Urban Practice: Mindfulness tools for dealing with traffic

Mindful living calls us to bring attention to the present moment – without turning away from anything.  Accepting things, as they are – pleasant, unpleasant or neutral.  It also calls for doing this with a tender and compassionate heart toward ourselves and towards everyone and everything around us.

When I first was introduced to the compassionate part of the practice, I thought it seemed a little too idealistic and too impractical for the day-to-day challenges.  Compassion was easy to feel on a silent retreat at a secluded beautiful monastic center on a warm sunny afternoon – but I had my doubts if it would work with everyday stress and urban living.

One of the comments on Facebook for my last blog post asked me: “Which is the best tool to deal with stress created by traffic in cities?”  It prompted me to think of my “before and after” experiences of driving in rush hour traffic.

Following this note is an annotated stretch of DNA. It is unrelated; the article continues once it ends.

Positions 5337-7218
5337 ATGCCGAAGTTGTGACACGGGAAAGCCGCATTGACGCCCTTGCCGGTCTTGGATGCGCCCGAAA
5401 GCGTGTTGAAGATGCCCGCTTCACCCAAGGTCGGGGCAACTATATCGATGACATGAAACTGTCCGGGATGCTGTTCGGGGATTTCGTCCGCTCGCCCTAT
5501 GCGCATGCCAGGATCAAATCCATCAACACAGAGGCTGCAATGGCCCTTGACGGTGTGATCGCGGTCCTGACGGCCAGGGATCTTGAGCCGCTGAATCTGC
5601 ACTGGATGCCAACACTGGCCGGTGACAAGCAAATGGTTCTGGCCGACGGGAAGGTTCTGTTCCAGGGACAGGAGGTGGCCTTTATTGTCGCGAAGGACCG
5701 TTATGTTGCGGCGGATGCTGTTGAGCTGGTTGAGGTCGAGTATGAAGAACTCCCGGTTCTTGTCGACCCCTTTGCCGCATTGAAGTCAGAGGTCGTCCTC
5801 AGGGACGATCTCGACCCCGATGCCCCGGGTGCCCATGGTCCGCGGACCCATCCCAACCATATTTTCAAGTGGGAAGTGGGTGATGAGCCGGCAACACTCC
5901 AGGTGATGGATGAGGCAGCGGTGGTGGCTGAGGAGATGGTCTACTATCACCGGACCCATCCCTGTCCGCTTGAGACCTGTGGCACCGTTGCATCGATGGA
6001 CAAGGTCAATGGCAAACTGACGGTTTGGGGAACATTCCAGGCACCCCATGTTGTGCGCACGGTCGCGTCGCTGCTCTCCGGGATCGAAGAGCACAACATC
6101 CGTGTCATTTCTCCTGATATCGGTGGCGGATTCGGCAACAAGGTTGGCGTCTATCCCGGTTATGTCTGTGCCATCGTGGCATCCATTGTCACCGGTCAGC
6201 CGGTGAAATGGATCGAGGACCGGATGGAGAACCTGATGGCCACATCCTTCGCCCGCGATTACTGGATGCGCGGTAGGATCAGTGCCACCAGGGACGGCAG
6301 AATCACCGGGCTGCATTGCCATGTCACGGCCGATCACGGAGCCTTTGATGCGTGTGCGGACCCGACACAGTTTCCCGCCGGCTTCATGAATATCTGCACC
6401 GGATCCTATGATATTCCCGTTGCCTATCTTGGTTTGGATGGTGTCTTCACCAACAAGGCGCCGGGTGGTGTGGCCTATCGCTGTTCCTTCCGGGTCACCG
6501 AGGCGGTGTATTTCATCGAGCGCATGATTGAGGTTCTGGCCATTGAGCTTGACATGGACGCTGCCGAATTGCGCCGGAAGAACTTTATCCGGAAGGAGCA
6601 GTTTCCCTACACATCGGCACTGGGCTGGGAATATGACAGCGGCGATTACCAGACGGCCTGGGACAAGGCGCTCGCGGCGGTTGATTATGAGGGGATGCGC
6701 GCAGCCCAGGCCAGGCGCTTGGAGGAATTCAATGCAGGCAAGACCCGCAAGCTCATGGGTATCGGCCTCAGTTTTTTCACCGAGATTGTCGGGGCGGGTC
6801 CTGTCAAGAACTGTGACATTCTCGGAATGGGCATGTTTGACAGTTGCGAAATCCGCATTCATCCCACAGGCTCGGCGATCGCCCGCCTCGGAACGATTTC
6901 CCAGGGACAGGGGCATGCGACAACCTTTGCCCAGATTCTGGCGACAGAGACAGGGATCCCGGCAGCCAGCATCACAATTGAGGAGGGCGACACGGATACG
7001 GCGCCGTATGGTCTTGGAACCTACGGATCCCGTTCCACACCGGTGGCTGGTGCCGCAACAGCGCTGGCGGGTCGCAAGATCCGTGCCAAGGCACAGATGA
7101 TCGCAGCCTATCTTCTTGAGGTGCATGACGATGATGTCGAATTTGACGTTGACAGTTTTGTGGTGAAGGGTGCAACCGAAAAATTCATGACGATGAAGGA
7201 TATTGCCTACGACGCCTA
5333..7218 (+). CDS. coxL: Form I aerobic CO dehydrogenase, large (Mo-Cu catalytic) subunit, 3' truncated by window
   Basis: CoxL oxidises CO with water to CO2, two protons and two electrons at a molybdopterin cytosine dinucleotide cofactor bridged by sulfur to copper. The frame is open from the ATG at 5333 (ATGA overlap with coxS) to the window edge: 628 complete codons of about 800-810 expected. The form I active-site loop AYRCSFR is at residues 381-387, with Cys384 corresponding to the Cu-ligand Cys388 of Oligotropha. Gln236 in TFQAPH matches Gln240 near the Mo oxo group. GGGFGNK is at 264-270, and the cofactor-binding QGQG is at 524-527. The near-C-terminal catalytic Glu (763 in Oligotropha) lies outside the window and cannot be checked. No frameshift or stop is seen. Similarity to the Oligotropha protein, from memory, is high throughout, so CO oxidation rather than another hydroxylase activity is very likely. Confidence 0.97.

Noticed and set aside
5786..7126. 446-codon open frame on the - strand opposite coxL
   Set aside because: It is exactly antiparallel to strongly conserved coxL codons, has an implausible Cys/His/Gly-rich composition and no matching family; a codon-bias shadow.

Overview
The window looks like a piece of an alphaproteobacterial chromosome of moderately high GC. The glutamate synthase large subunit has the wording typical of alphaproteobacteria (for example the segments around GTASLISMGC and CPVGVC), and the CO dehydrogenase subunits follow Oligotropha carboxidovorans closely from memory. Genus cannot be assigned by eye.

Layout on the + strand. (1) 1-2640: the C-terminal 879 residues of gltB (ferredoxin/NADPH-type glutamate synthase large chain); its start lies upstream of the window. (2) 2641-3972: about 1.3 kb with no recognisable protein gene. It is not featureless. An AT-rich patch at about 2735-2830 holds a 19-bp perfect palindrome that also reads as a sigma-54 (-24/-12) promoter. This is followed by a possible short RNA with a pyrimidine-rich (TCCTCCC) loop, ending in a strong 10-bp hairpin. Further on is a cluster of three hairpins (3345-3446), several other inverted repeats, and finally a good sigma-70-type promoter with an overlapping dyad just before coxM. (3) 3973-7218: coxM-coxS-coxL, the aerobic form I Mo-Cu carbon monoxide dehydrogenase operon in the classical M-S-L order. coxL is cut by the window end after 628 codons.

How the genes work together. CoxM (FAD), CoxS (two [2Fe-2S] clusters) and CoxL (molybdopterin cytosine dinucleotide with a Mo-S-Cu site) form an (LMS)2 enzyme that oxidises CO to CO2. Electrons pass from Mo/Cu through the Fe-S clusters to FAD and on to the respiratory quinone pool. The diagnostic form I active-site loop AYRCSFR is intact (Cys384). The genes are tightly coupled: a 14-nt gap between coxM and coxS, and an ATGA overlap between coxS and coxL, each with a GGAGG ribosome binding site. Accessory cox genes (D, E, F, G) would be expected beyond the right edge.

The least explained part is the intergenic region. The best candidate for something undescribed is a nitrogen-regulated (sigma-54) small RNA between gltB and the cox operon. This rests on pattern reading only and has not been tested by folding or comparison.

For many years, before I started my mindfulness practice of paying simple attention to breathing and daily meditation, I used to rush through life – always feeling like I had to get so many things done with so little time on hand.  I worked for several years at the University of Texas in Austin and my daily commute was often a crawl that averaged 10-15 miles an hour.  Looking back I am amused at my daily reaction to the traffic jams.  Every day I would get to the backed up ramp and tense up and sigh.  Why was this always a frustration and surprise… should I have expected anything else after years of that same commute?  Somehow there was still an expectation and fantasy in my mind that it would be different every morning – and every morning I was disappointed and upset that I was stuck “wasting” time because of all these cars that were “in my way!”   I have to laugh at the fact that I never saw myself as part of the problem, never saw that I too was one of the hundreds of cars that were slowing every other car down.  We all had places to get to fast, and we were all stuck – all of us trying to control a situation that none of us could control!  The worst emotions came up when there was a merge in the road.  Every day my heart would contract and I would feel angry at the cars cutting in front of me out of turn.  I would try to make sure I edged up every inch to not let anyone in – so I could reach just a second or two earlier to my final destination!  And when someone else was more aggressive than me I often muttered some expletive under my breath – never seeing my own behavior not being any different than that of the other car.  I even remember being exasperated with cars that slowed down to let other cars in…  Every day this battle was fought, and every day I arrived at work gripping the steering wheel with considerable force and was usually pretty exhausted from this ordeal.  It was often worse on the way back home, when the stress of my workday compounded the stress of the commute and shortened my patience and perhaps my life a little more than the morning commute.  I don’t ever remember myself breathing or noticing the lovely wildflowers of Austin along the roads.   And even now, as I write about it, I find my heart contracting, my shoulders hunched over and my jaw clenched!  Yikes!!